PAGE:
Does serving others have to be equated with making people happy? Or is it enough to be simply content, knowing that you have given of yourself, meager or insufficient as it might appear to others, accepting that, individually, that is greatness in itself?

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4 comments

  • annonymous

    You are so great!
    You are so love!

  • Michele

    Does serving others have to be equated with making people happy? Or is it enough to be simply content, knowing that you have given of yourself, meager or insufficient as it might appear to others, accepting that, individually, that is greatness in itself?

    I ask that question too and I dont know the answer. I also have asked “what’s the point of serving if I cant make a permanent change in someone’s life?” I “think” those questions are where the ego stuff comes in? Just the mere fact that we ask implies “we/I” are concerned with how valuable we think our service is based on the response of those we serve.

    All that ego stuff is really a bit esoteric. We could analyze the most heart felt idea in the world to the point where we start doubting our own intentions.

    It sounds to me like you and the other volunteers did the best you could do to serve with grace under pressure and the way the people you served reacted when the food started getting scarce says more about our society in general than it does about your individual intentions.

    Keep doing what you’re doing, girl. I guess on some level, service is more selfish than selfless so we want our service projects to work out, but we have to make sure not to confuse what’s going on in our heads with what’s going on in our hearts- that’s all there really is.

    Follow your heart and don’t worry about the rest.
    I wish you all the strength you need to keep serving and to stop smoking!!!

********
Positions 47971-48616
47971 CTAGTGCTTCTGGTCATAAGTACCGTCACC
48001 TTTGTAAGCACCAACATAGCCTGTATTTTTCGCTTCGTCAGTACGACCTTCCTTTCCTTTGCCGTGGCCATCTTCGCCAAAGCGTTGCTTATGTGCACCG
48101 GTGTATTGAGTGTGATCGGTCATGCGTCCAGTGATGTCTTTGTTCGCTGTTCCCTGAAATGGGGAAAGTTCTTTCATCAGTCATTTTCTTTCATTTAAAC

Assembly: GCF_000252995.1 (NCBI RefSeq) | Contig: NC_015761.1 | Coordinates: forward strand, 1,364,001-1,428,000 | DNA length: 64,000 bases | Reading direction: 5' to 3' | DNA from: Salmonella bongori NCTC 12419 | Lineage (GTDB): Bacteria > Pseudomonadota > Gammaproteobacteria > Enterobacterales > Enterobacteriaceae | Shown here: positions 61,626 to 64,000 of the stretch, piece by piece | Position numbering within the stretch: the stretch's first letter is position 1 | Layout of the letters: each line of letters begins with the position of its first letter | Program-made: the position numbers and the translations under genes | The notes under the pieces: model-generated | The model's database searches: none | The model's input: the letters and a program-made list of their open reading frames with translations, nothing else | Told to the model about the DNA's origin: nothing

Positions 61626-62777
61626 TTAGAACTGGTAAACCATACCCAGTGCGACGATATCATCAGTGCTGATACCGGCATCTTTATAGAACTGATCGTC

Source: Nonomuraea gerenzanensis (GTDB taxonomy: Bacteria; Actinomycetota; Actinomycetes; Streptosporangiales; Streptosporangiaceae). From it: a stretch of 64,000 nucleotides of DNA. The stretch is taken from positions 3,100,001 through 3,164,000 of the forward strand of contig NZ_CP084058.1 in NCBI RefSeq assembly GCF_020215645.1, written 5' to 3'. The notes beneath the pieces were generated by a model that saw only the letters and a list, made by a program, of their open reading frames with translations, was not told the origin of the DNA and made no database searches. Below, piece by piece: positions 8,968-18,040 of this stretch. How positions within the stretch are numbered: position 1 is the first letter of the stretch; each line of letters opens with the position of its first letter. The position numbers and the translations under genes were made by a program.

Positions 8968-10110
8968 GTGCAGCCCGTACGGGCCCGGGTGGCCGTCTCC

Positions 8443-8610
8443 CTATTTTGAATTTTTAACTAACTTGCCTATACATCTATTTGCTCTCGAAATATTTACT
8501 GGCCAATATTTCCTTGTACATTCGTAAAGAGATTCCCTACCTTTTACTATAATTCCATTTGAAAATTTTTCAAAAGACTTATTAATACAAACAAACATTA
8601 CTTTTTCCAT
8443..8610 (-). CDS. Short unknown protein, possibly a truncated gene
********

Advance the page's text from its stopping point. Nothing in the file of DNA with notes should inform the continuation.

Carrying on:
• gianna

    Hey Melisa!

    I noticed u wrote this: “I am also faced with my own limitations in serving others.”…I don’t feel there are any limitations in serving others. I mean, there may be limits at times of not having enuff food, or supplies. And maybe there’s not enough time in the day. But just the “not enough” is where us volunteers tend to let our minds go to…there’s so much to do…will it ever be enough!?

    What my understanding in my soul about this is…whatever u do is enough. Even if u buy one sandwich for one street kid. All of it is enough. Because u are enough…we’re enough. It’s like seva cafe and the cycle of giving…it keeps going and going and going…and then it radiates to like…thousands! A smile only can do that…a hug, giving money to someone on the street. Yah, someone may buy alcohol with it, but at least it gets them off their feet. In some ways, I feel=who are we to judge where that money goes. Like when you give someone a gift, you can’t expect them to wear it (let’s say it’s a necklace)…every day. U done good, girl! I would love to join up sometime and speaking of limitations. I feel kinda limited to serve at some events cause of the distance…but that ain’t gonna stop me :) I’ll be there and if not, am with y’all in joyous, go for it spirit.

  • annonymous

    You all are so beautiful, Michele, Melisa, Gianna… beautiful, lovely people with big hearts. : )